Sotomayor: Pay inequality among nation's biggest issues
By MICHELLE R. SMITH
February 07, 2018 03:22 PM
PROVIDENCE, R.I. (AP) — The pay gap between women and men for the same work is one of the biggest issues the nation faces, U.S. Supreme Court Justice Sonia Sotomayor told a crowd Wednesday at Brown University in Rhode Island.
Sotomayor spoke to hundreds of students and others assembled in a gymnasium on the Ivy League campus, spending most of the talk roaming among them as she answered their questions.
One Brown student asked the justice what she considers the top challenges women now face. Sotomayor said the challenges haven't changed from when she was growing up.
"Women doing the same work still earn less than men. You can't fight the facts," she said. "Pay equality is one of the biggest issues our nation faces."
"When I started, (law) firms of 300 and 400 had one or two female partners, and they were touting how progressive they were. What a joke, right?" she continued. "They told me that over time, we would reach equality. Well, I started in 1979, and there's still only one-third women as federal judges, and we're a lot of women in the profession. So, what's happening?"
An Associated Press analysis of President Donald Trump's judicial nominees in November found that 81 percent of them were men.
Sotomayor was not asked about Trump and did not bring up the Republican president. But one student asked her about political polarization and how everyday Americans can "fight for truth in an era of misinformation."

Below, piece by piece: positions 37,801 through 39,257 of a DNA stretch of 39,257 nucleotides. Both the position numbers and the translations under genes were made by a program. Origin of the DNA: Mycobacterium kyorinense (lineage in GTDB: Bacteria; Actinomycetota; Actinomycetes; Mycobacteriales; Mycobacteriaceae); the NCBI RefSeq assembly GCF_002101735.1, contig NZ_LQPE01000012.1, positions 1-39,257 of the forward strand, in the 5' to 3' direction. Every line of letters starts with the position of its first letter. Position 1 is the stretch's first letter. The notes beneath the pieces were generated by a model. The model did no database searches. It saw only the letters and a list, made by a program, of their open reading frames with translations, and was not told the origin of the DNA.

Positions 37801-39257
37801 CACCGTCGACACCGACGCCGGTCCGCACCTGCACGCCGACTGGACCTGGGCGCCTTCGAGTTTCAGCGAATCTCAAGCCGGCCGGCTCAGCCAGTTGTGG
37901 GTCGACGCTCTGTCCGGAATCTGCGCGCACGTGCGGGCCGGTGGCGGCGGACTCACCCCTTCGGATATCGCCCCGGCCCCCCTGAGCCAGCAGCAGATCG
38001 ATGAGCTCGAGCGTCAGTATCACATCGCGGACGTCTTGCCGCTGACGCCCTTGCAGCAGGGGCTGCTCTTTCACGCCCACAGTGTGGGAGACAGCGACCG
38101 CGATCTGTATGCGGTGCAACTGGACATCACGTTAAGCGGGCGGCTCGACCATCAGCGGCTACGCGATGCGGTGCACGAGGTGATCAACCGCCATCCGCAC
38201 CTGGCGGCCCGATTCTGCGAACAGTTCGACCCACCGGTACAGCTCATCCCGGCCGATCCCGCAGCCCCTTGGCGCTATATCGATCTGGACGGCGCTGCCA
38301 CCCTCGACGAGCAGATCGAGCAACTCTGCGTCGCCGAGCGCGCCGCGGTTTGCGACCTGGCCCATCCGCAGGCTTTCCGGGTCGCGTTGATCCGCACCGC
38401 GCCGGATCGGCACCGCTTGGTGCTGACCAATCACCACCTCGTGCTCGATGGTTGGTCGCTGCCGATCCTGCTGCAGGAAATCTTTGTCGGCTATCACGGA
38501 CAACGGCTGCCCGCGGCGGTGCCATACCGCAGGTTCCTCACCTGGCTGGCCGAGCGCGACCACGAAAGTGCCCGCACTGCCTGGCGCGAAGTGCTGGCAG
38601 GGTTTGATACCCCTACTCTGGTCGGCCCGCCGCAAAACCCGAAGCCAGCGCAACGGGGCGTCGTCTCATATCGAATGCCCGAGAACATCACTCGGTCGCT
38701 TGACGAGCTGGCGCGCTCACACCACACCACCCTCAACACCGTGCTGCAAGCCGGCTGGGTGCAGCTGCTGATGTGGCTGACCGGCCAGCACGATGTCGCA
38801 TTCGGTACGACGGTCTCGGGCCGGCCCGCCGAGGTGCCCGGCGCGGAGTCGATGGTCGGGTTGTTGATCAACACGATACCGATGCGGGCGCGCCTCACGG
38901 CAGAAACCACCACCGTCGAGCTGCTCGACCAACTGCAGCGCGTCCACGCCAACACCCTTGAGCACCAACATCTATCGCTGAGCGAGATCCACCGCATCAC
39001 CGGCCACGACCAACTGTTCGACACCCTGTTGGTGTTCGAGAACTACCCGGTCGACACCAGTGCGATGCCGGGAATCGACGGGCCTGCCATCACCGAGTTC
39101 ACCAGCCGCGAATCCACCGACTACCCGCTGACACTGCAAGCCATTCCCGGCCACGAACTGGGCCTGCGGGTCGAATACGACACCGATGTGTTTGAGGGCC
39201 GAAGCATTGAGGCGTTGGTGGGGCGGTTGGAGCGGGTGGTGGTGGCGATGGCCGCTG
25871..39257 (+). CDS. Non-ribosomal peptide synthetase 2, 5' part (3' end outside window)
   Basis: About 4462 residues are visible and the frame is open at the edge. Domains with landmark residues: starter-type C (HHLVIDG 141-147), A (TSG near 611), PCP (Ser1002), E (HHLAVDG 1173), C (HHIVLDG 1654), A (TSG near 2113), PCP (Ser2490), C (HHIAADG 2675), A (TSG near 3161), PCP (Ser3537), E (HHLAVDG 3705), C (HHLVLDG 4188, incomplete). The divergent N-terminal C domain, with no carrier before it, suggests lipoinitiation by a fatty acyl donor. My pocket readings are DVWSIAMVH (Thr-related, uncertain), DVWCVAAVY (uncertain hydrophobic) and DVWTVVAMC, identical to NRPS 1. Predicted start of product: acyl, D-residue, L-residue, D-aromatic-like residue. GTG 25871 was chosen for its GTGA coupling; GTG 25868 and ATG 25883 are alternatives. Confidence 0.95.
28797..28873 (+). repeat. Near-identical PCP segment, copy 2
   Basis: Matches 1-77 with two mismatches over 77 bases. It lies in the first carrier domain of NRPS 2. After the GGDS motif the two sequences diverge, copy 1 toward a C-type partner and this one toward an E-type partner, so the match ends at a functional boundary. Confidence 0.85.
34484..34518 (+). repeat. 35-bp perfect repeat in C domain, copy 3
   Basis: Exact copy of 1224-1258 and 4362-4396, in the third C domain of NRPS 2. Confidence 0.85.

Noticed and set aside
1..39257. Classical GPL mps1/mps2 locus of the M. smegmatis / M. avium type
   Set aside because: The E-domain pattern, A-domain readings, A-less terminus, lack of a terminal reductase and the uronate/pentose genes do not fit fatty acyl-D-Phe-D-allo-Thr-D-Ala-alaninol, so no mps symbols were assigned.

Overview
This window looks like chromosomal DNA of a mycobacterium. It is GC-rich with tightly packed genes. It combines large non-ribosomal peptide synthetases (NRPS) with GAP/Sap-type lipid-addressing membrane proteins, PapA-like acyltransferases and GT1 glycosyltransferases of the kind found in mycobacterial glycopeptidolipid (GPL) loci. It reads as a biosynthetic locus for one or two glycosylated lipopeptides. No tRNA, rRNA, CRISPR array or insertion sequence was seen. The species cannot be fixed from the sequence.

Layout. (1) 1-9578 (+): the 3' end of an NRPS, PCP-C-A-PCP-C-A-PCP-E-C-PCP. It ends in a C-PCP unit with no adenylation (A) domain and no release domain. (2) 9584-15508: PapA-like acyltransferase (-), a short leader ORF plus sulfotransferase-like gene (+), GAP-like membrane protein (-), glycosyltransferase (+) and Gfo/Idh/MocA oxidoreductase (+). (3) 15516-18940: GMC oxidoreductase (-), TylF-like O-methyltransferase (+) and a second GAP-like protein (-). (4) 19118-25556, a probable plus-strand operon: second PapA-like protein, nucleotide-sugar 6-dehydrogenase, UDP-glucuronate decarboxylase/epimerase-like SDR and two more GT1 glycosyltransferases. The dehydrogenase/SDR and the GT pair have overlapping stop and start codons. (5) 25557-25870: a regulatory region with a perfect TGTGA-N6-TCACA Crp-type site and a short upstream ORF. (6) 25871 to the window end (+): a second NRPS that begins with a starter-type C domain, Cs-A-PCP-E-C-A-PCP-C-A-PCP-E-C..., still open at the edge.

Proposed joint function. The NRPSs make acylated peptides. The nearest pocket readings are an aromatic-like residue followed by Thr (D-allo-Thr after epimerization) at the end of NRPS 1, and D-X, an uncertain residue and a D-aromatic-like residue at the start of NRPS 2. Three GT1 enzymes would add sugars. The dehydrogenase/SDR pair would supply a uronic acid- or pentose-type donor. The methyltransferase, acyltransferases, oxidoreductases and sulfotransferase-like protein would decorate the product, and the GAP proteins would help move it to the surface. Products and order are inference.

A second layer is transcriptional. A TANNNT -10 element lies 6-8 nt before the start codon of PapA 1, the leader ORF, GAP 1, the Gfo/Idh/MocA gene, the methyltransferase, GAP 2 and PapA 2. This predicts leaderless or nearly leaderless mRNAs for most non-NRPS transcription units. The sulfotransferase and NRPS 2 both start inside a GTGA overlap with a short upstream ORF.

"So many people start fighting about the facts, and the importance of the facts, as opposed to the importance of the principles that are motivating the discussion," she said. "You got to get back to that before you can get to facts."
She said understanding the other side's guiding principles is the beginning of compromise, although compromise isn't always possible on the Supreme Court.
"When it's big, big constitutional issues there are really big, big differences in how justices view the guiding principles," she said. "That's why we end up dissenting from one another, because we have a different view of what's important to protect."
Sotomayor became the first Hispanic and third woman on the nation's highest court when President Barack Obama appointed her in 2009.
She stopped and took pictures with every student who asked her a question and with two grade school-aged girls who wore custom shirts bearing pictures of Sotomayor and the other two female justices: Ruth Bader Ginsburg and Elena Kagan. The shirts read "Squad Goals."
By MICHELLE R. SMITH
Updated: February 07, 2018 03:22 PM
Created: February 07, 2018 02:51 PM
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